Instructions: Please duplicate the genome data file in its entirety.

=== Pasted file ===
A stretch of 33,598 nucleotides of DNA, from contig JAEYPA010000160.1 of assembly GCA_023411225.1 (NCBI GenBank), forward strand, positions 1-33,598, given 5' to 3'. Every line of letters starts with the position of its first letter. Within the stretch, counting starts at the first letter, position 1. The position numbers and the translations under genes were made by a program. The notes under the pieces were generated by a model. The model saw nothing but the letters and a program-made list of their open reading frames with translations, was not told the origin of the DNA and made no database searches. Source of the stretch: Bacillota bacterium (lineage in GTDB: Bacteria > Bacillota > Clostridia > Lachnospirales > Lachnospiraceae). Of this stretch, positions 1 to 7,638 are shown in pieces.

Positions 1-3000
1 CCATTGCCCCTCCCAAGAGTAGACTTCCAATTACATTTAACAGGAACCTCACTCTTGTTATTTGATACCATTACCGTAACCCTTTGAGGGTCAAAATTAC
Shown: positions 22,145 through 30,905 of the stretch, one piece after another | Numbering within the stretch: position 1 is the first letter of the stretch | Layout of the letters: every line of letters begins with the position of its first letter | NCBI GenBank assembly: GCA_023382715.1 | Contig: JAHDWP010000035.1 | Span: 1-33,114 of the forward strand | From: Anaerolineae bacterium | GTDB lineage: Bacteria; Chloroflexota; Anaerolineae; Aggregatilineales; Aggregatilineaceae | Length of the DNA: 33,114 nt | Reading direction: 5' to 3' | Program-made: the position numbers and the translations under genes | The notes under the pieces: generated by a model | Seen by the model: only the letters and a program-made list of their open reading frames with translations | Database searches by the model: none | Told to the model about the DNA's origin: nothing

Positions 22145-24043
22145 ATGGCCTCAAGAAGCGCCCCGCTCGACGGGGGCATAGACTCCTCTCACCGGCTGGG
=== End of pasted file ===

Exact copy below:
A stretch of 33,598 nucleotides of DNA, from contig JAEYPA010000160.1 of assembly GCA_023411225.1 (NCBI GenBank), forward strand, positions 1-33,598, given 5' to 3'. Every line of letters starts with the position of its first letter. Within the stretch, counting starts at the first letter, position 1. The position numbers and the translations under genes were made by a program. The notes under the pieces were generated by a model. The model saw nothing but the letters and a program-made list of their open reading frames with translations, was not told the origin of the DNA and made no database searches. Source of the stretch: Bacillota bacterium (lineage in GTDB: Bacteria > Bacillota > Clostridia > Lachnospirales > Lachnospiraceae). Of this stretch, positions 1 to 7,638 are shown in pieces.

Positions 1-3000
1 CCATTGCCCCTCCCAAGAGTAGACTTCCAATTACATTTAACAGGAACCTCACTCTTGTTATTTGATACCATTACCGTAACCCTTTGAGGGTCAAAATTAC
Shown: positions 22,145 through 30,905 of the stretch, one piece after another | Numbering within the stretch: position 1 is the first letter of the stretch | Layout of the letters: every line of letters begins with the position of its first letter | NCBI GenBank assembly: GCA_023382715.1 | Contig: JAHDWP010000035.1 | Span: 1-33,114 of the forward strand | From: Anaerolineae bacterium | GTDB lineage: Bacteria; Chloroflexota; Anaerolineae; Aggregatilineales; Aggregatilineaceae | Length of the DNA: 33,114 nt | Reading direction: 5' to 3' | Program-made: the position numbers and the translations under genes | The notes under the pieces: generated by a model | Seen by the model: only the letters and a program-made list of their open reading frames with translations | Database searches by the model: none | Told to the model about the DNA's origin: nothing

Positions 22145-24043
22145 ATGGCCTCAAGAAGCGCCCCGCTCGACGGGGGCATAGACTCCTCTCACCGGCTGGG